Here comes the fun part, and the point of no return - painting the first set of diamonds. But not just yet. Using my Photoshopped mock-up as a guide, I labeled each diamond with a small piece of tape noting the color to be painted. Again, this is a good point at which to double check your work before moving on.

If you take nothing else away from this tutorial - this is the part you're going to want to remember. To achieve perfectly crisp paint lines with little or no paint bleeding under the tape - the secret is to seal along all of your tape lines using faux glaze before painting {we use the Behr brand}. The glaze creates a seal so that no paint can bleed under the tape, and if any glaze bleeds under the tape it dries clear and is totally unnoticeable. {Note that even if you are painting a wall a solid color, this is the best way to prevent paint bleed onto your ceilings and baseboards.} Apply a liberal amount of faux glaze with a brush, brushing first toward the tape, and then smoothing out the glaze by brushing in the direction of the tape.

Seal tape lines before painting

The faux glaze dries quickly, so by the time you finish sealing, the diamond where you started will likely be ready for paint.

Paint always goes on smoother with a roller than with a brush, so we purchased sets of mini paint rollers and trays from Home Depot for less than $2 per set. We poured each of our six paint colors into the trays and set to work on painting the diamonds.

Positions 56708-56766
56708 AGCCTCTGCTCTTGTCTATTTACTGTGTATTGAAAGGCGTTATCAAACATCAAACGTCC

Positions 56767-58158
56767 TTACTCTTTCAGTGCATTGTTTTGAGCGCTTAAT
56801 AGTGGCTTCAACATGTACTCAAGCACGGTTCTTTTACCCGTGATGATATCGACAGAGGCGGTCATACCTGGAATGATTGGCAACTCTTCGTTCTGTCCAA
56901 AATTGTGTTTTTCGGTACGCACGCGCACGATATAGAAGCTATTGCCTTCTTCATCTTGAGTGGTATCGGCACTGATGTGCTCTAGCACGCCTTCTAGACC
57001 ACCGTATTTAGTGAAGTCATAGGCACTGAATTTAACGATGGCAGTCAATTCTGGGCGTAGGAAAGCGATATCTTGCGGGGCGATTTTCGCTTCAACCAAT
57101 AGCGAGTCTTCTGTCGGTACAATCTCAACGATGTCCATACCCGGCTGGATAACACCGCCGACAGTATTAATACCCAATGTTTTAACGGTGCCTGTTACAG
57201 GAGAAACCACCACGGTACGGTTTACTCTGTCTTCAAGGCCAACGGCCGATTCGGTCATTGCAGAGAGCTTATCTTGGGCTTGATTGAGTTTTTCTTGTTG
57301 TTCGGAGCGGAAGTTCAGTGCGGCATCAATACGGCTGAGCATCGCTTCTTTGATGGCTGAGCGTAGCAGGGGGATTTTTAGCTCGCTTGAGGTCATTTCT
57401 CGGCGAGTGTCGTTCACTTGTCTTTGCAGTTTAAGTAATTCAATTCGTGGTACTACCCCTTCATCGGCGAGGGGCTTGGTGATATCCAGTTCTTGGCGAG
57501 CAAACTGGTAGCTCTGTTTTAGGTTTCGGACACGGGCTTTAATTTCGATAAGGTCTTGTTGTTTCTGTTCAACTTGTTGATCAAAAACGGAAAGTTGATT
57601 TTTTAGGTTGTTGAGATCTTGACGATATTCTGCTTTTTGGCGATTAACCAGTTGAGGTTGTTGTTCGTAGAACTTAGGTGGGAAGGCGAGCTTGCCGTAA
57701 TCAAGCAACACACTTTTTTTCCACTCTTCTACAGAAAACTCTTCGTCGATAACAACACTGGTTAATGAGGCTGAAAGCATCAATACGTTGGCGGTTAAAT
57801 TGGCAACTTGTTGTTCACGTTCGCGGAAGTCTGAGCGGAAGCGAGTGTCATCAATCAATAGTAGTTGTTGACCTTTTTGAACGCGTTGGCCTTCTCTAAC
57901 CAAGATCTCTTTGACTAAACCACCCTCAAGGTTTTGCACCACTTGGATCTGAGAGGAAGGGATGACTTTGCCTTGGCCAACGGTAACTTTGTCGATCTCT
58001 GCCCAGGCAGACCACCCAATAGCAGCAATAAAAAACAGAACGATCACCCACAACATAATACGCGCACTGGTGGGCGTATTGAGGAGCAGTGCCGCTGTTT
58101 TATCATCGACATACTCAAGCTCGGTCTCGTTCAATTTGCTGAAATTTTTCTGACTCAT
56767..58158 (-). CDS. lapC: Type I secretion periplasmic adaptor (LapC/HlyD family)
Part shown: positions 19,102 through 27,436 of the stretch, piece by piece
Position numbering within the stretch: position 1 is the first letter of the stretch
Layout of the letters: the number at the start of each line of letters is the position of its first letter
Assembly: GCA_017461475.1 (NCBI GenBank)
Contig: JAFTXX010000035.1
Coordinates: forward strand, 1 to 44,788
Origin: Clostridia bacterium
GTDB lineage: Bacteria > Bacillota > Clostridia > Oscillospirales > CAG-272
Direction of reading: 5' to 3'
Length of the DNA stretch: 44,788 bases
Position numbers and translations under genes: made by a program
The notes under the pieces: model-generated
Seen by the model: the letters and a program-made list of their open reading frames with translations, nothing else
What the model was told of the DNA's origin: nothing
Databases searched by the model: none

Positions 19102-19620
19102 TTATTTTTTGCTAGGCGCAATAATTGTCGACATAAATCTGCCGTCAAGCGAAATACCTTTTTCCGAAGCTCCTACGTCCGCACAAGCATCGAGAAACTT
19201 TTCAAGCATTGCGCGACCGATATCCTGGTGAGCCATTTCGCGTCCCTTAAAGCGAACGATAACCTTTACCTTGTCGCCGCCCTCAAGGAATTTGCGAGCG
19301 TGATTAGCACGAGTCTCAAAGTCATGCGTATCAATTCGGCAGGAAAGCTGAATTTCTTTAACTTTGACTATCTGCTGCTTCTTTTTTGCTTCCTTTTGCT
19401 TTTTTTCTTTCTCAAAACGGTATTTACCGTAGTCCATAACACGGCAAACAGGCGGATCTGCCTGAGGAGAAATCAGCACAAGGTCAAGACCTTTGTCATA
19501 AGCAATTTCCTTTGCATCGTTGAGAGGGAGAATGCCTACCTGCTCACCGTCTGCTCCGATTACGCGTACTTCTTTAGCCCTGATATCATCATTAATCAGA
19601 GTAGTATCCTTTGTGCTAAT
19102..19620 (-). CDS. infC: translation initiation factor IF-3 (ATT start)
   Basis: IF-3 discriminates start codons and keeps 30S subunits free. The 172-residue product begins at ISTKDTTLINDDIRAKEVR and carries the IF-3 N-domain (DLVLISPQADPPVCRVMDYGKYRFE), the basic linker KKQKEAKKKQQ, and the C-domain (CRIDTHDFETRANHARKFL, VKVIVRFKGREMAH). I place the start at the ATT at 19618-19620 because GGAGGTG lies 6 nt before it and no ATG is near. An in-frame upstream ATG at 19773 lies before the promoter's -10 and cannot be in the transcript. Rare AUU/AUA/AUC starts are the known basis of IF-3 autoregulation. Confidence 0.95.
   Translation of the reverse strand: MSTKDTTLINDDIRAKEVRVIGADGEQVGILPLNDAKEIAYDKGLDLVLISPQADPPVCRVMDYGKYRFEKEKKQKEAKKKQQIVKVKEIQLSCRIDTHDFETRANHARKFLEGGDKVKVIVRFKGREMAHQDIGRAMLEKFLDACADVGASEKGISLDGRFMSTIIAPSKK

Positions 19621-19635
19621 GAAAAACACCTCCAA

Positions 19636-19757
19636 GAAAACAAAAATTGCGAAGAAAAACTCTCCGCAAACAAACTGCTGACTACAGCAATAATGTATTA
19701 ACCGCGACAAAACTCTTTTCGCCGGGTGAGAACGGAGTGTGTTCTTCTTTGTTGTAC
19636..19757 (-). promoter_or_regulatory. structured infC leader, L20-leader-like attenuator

Here I am putting the first color on the wall...the true point of no return.

With these mini rollers, it only took a minute or so to paint each diamond.  We ended up using two or three coats of paint on each diamond, as necessary. {Note that the yellow paint also required a yellow tinted primer.} Any time you are using latex paint, always keep some baby wet wipes on hand. If you get paint anywhere that you don't intend, it will easily wipe away as long as you don't allow it to dry!

A couple more hours, and the wall looked like this:

We then removed the tape and admired our work.

Since we knew it would be a day or so before we'd be ready to paint again, we placed each of our paint trays and rollers inside of a Ziploc bag to keep the paint from drying out.


Taping the second set of diamonds is even easier than taping the first, because this time around it's a game of connect the dots - or, more accurately, connect the points. To make sure that each diamond point matched up perfectly, I started by (1) putting a piece of tape between one painted diamond and the diamond below it to the left. With this piece of tape in place, the diamond point was obscured, so I (2) peeled back the tape far enough to reveal the point, then (3) lined up the next piece of tape with the point, and (4) put the first piece of tape back in place.

I continued using this methodology to connect all of the points of the painted diamonds. Along the ceiling, baseboard, at at the corners, I used my templates again to tape the final points.

A couple more hours, and the second set of diamonds was fully taped.


With the second set of diamonds taped, I again referenced my mock-up to label the colors, and then sealed along all the tape lines.